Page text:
Without work or residency permits in Turkey and unable to renew their Chinese passports, Qurbanjan Nourmuhammed and his family live in uncertainty in Istanbul, cut off from their son who returned to Xinjiang three years ago.
Nourmuhammed, his wife and five children came to Turkey in 2015, facing increased pressure from China to abandon Islamic practices such as wearing a headscarf, growing a beard and closing their restaurant for the Muslim holy month of Ramadan.
However, some hope has returned after Turkey took a harder stance against China at a U.N. Human Rights Council meeting last month, where Foreign Minister Mevlut Cavusoglu criticised Beijing for the alleged mistreatment of Uighurs and called for authorities to protect the freedom of religion.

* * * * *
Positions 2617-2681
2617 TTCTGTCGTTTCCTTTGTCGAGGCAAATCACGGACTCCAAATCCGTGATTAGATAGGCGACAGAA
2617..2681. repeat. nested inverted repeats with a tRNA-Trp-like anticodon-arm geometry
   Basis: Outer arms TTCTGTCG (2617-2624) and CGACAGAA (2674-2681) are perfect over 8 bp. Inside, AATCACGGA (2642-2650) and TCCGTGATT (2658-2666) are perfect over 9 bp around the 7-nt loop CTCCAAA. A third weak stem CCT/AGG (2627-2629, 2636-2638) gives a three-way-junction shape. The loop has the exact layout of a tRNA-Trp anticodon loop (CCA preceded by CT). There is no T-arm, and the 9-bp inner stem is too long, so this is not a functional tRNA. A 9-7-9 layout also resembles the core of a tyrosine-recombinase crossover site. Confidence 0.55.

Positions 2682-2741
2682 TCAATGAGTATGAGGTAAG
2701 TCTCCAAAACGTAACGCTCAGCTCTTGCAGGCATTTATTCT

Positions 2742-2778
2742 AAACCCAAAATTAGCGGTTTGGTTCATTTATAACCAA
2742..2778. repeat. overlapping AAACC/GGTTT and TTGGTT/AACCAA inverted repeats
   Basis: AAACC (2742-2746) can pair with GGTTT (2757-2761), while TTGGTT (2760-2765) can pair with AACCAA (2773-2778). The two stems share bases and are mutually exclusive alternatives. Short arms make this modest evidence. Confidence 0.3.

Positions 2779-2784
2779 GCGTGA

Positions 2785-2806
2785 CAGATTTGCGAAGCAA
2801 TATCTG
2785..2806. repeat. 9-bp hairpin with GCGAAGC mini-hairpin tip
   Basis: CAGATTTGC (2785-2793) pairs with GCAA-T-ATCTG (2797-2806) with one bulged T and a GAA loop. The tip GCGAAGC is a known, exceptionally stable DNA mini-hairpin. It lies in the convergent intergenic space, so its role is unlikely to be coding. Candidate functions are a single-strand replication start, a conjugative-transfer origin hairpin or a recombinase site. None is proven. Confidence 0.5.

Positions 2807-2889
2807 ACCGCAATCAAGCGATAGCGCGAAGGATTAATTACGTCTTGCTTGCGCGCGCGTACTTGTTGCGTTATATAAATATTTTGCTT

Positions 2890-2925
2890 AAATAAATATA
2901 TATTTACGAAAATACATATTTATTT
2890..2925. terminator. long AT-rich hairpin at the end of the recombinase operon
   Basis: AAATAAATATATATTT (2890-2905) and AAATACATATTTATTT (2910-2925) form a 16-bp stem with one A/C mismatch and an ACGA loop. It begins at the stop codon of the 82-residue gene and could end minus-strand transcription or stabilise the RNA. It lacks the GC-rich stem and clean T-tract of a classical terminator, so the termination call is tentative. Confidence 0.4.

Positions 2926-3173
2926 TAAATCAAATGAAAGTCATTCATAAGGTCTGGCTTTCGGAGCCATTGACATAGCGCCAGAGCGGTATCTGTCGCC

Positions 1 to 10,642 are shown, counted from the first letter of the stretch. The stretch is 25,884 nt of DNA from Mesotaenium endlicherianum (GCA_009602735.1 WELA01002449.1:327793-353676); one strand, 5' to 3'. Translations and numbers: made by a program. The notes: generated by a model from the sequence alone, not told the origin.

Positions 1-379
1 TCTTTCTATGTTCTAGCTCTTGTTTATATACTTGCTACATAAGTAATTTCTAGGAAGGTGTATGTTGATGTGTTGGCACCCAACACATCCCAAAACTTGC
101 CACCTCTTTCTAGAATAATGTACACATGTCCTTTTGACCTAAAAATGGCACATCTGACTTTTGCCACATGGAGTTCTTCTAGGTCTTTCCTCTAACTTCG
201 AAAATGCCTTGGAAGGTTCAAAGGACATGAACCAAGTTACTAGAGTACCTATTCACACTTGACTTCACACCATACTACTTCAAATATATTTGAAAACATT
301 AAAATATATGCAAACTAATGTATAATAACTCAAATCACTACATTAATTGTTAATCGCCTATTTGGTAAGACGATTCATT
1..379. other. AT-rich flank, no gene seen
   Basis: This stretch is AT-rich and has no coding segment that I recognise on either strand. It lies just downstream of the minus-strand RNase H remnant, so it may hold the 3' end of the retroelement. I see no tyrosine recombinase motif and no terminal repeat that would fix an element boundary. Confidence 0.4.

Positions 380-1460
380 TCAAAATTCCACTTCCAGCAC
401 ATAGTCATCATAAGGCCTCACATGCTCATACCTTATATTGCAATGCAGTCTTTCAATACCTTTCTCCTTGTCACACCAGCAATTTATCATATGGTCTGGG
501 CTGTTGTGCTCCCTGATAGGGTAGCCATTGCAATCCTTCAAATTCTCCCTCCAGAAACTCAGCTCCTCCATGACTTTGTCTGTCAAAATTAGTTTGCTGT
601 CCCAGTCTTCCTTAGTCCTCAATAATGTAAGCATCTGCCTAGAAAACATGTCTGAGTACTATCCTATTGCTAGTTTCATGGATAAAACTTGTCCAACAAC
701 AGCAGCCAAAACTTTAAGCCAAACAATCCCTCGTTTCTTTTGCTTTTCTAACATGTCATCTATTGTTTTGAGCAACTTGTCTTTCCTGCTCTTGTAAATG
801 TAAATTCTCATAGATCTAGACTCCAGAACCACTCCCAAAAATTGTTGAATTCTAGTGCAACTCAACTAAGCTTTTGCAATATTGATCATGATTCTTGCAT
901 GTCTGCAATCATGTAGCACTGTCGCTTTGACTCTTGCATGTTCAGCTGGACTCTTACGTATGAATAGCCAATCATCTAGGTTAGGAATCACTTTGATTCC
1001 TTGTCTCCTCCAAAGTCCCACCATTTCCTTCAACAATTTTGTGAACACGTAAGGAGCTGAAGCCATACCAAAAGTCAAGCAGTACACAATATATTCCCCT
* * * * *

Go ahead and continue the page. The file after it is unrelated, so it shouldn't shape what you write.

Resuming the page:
"There is a positive development in the favour of East Turkestan," Ozuygur said. "Turkey started to give China the message that it is aware of the oppressions that Uighurs experience in a proper way with a diplomatic attitude."